LOS ANGELES — Ex-Los Angeles Dodgers CEO Jamie McCourt on Thursday asked a judge to order the sale of the team, saying her ex-husband has badly mismanaged the franchise since he fired her nearly two years ago and brought one of baseball’s most storied franchises to the “brink of financial ruin.”
The request comes less than a month after Major League Baseball Commissioner Bud Selig appointed former Texas Rangers President Tom Schieffer to oversee the Dodgers after questions arose about the team’s finances.
A resolution in the Dodgers drama that began in late 2009, when Jamie McCourt filed for divorce, may be closer than once believed because of several factors:
• The resumption of settlement talks between both sides.
• Findings from the ongoing investigation by MLB.
• The inability of Frank McCourt to make the May 31 major league player payroll, according to baseball officials.
• And a June 22 hearing in front of Superior Court Judge Scott Gordon where he will hear arguments about why he should order the sale of the Dodgers.
Gordon presided over the former couple’s divorce trial that centred on the validity of a postnuptial marital agreement which gave Frank McCourt sole ownership of the Dodgers. Gordon deemed the 10-page document invalid and cleared the way for Jamie McCourt to seek half the team under California’s community property law.
Neither Jamie nor Frank McCourt attended a brief court hearing Thursday, but both sides stipulated to have Gordon oversee a possible settlement.
Outside of court, Jamie McCourt’s attorneys said their client could no longer wait to see what may occur with the Dodgers.
“As I’ve said all along, my goal is to resolve this situation for my family in a way that also advances the best interests of the Dodgers fans, players and franchise,” she said in a statement. “This motion will hopefully provide some momentum in the right direction.”
MLB spokesman Pat Courtney declined to comment about Jamie McCourt’s request.
Sorrell Trope, an attorney for Frank McCourt, said his client has no intention of selling the team.
Frank McCourt has said in various media interviews that MLB should approve a 17-year television deal with Fox which could be worth more than US$3 billion. He took out a $30 million loan from Fox earlier this year.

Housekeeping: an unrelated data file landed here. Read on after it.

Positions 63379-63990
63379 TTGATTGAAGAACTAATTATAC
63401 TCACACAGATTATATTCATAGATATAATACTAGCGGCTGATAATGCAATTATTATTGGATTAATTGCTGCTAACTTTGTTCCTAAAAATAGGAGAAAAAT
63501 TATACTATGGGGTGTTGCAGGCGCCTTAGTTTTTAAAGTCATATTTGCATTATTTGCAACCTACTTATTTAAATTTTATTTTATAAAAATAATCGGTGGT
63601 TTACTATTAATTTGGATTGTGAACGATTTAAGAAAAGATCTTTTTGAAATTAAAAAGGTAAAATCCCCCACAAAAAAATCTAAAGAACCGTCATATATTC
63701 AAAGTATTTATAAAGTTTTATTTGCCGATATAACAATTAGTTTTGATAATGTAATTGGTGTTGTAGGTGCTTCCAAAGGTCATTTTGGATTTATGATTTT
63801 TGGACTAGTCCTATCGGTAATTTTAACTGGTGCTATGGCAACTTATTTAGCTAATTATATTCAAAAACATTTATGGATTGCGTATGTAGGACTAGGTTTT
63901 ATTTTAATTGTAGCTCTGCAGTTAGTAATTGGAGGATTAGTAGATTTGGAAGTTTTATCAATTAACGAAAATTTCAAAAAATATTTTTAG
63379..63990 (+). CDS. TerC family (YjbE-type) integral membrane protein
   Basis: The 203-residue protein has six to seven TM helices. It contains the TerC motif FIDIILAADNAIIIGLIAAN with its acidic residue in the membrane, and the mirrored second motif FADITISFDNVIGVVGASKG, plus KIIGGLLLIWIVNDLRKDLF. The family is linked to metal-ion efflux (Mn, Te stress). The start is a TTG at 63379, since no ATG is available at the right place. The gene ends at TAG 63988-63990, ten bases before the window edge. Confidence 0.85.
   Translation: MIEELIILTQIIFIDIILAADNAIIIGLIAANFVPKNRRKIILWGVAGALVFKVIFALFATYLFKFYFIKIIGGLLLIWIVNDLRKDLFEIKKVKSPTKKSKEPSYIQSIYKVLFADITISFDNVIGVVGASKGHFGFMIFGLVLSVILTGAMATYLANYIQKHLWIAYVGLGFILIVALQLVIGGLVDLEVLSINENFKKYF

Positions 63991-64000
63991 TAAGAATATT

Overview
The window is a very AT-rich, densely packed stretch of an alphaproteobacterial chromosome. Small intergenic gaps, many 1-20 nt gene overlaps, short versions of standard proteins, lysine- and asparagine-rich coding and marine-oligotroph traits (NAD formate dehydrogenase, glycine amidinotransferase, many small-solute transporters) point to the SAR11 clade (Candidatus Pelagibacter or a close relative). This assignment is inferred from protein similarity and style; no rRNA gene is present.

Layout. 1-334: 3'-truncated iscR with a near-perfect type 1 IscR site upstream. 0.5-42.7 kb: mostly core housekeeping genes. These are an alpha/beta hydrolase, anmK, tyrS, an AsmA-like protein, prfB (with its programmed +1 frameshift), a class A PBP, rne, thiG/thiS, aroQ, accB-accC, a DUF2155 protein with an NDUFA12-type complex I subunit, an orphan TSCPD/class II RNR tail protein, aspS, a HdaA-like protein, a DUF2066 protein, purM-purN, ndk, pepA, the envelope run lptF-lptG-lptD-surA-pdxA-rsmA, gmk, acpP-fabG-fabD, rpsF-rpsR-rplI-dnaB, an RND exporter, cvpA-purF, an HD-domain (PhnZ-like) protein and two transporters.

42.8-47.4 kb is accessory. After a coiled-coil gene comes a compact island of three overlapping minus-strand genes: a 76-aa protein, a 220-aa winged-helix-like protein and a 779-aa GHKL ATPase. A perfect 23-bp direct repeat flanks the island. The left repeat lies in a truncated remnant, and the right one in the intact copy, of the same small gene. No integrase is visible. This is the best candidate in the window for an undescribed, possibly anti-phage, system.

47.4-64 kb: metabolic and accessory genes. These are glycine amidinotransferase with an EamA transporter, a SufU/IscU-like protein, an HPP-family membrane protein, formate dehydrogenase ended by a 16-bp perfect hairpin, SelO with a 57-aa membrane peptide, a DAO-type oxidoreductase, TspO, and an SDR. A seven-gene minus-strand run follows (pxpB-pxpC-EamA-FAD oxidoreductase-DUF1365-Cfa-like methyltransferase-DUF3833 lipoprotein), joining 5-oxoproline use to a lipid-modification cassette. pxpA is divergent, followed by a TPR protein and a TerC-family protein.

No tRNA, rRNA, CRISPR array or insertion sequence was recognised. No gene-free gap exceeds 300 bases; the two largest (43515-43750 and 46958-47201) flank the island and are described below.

His attorneys said in a court filing that Jamie McCourt has hampered his ability to get a TV deal done because she has publicly said she owns half of the Dodgers and would veto any potential transaction.
“This had the devastating effect of causing Major League Baseball to question who controls the Dodgers and contributed to its decision to try to seize control of the team,” lawyer Ryan Kirkpatrick wrote in asking Gordon to rule that Jamie McCourt has no control over what happens with the TV deal.
In her court filing, Jamie McCourt implies her ex-husband has put the team in financial shambles since she was forced out of her executive position.
“Over the past year-and-a-half, Frank has mismanaged the Dodger assets, and in the last few months, his management of the assets has become so unprofessional and commercially unreasonable that it is threatening the very ownership and value of these assets as part of the community estate,” attorney Dennis Wasser wrote.
Jamie McCourt is pushing for a private sale — rather than one facilitated by MLB if it invokes its power to sell the team — because she believes it will result in the highest possible sales price. Frank McCourt’s attorneys have said the team and its properties are worth between $800 million and $900 million, while his ex-wife’s lawyers believe the potential could be more than $2 billion.
The highest sale price for a baseball team was $845 million for the Chicago Cubs and related properties, including Wrigley Field, two years ago. Earlier this week a group led by businessman Jim Crane agreed to buy the Houston Astros for $680 million.
The former couple’s lavish lifestyle was exposed in court documents where it was revealed that they took out more than $100 million in loans from Dodgers-related businesses. Their spending habits were likened to using the money from the team as if it was their personal ATM or credit card.
When pressed about his client’s contribution to the Dodgers’ financial woes, Wasser sidestepped the question and said the focus should be restoring the Dodgers name.
“What I think you have to do is not cast aspersions on anybody,” Wasser said. “You have to deal with the situation we have now, and the situation we have now is a situation and a need for action. We’ve put a very short fuse on it to get it resolved.”